Bethel Chapel

By the 1860s the need for a place of worship east of the river had already been felt for many years, and many attempts to provide one had come to nothing. Then, on 10th February 1867, an unsectarian mission, calling itself The Bethel, held its inaugural service. This venture was spearheaded by one Mr. C. Palmer and it met in a loft over some stores, generously made available by George Heard. In February 1868, the fledgling congregation celebrated their anniversary by providing a tea for about 120 of the local poor. In that first year of operation they had given out some 4, 000 tracts and established a poor box that had supplied for the needs of many of those locally who were sick or dying, thus building up a strong following amongst their poorer neighbours. Most significantly, at least to the congregation, they had experienced ‘the droppings of the shower’ (by which they meant a significant experience of Divine blessing, manifest through transformed lives), which was swelling their numbers as people turned to Christ.

By 1876 the congregation had outgrown their ‘upper room’ meeting space, so, at the instigation of the ship-builder and rope-maker Henry M. Restarick a small group of the members purchased some suitable buildings, and had them altered to provide a hall, their total outlay being £600 (about £63,000 in 2017 terms). The facility opened in September 1877. The claim, that the timber ceiling of the hall is made from ship’s timbers, has somewhat more credence than some such claims, given the man in charge, and the fact that in February 1878 he was involved in the liquidation of Cox’s ship-yard.

Until January of 1880, the Bethel, which was still used for non-denominational services, remained the only purpose built religious facility in East-the-Water. Much of its support coming from those with businesses in Barnstaple Street, and especially from Restarick, who is listed in the Baptism Register for 1885-1898 as the officiating minister.

In the early 20th C., the ‘Free Church Council’ began the process that would eventually see it purchase the property from its founder.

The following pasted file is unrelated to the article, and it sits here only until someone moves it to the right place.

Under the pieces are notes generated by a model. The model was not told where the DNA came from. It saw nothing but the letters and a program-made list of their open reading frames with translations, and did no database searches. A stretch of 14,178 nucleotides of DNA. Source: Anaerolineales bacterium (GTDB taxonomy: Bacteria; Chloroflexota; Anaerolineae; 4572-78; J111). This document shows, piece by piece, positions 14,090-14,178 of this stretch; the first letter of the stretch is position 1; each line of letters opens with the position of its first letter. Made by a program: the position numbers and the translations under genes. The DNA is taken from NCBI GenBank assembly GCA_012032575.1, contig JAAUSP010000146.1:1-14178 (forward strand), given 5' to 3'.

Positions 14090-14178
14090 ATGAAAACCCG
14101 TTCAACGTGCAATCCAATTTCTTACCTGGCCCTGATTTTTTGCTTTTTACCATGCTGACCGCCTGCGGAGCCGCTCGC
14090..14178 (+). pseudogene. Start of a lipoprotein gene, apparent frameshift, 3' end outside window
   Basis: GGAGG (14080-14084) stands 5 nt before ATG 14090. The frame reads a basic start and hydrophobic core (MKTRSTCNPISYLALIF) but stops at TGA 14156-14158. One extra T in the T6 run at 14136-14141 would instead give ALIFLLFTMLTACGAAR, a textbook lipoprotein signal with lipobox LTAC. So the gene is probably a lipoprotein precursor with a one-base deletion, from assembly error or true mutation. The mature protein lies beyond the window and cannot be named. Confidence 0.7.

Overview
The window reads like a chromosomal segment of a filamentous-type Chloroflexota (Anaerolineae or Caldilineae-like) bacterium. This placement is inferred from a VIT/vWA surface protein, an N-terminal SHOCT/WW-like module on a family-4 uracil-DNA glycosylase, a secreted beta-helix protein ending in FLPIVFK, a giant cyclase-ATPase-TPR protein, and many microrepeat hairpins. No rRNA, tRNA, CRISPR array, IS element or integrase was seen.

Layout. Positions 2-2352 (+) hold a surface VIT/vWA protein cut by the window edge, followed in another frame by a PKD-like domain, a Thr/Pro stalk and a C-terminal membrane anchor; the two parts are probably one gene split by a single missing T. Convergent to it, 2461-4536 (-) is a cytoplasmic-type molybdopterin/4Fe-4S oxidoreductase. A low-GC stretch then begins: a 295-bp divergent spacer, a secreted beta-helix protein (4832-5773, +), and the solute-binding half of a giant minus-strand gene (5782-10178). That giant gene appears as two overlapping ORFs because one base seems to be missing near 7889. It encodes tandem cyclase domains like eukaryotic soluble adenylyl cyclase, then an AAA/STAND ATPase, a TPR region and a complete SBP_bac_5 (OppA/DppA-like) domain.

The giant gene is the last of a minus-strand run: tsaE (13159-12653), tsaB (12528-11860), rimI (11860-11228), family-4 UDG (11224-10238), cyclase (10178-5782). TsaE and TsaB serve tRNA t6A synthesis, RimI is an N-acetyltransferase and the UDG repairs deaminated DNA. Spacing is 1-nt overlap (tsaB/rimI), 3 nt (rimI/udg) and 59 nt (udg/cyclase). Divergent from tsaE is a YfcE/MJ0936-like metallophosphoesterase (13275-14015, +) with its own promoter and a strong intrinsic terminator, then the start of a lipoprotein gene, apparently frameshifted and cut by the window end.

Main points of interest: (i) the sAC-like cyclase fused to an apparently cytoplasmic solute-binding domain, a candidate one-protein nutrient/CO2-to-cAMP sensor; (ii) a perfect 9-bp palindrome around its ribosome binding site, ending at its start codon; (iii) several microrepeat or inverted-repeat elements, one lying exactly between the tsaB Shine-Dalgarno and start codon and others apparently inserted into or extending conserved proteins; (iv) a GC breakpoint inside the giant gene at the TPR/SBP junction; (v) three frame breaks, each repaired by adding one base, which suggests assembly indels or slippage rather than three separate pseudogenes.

By 1949 new development was springing up around Sentry Corner, amidst concern that the distance of the area from the town, together with Torrington Lane’s gradient, would render access to community facilities difficult. Plans were therefore in place to make the area more self-contained, with the provision of a new church, as an offshoot of the Bethel. Negotiations were under way for a site (believed to be part of that used for East-the-Water Primary School), but these proved fruitless.

The Bethel remains a free independent evangelical church (now affiliated to the The Federation of independent Evangelical Churches).

St Peter’s Mission Church (aka The Iron Church)

In January of 1880 the local press reported movement afoot to erect an Anglican church in East-the-Water, the only place of worship in the suburb being the Bethel. That was indeed the case, for, responding to a perceived lack of suitable church facilities in East-the-Water, the Rector of St Mary’s, Bideford (the Rev. R. Granville), together with a few friends, erected an iron church on Clarence Wharf. The iron church, a mission church dedicated to St. Peter (patron saint of fishermen) seated about 350 people and was lined internally with deal.

A Faculty for performing Divine Service, at the “Iron Church” in Barnstaple Street, East-the-Water, was granted in 1880, to enable it to be used for Anglican services.

Unfortunately, the ground-rent, of £25 a year, was rather heavy, so Grenville was on the look-out for a better plot, preferably in a more central position, where he could re-locate the Iron Church or build afresh in stone.

In 1889 a new plot was obtained, near the grange, and the decision taken to build a new church, with the same dedication as its predecessor and a similar seating capacity.

The foundations for the new St Peter’s were laid in 1889 and the church opened in c. 1890, its construction having been funded largely by the Rev. Grenville. The Iron Church appears to have continued in use throughout the construction, but was then, it is thought, sold to a congregation in Ilfracombe, to help them cope with the influx of summer visitors, the funds from the sale being ploughed back into the new St. Peters, and the Iron Church disappearing from the wharves in 1890.

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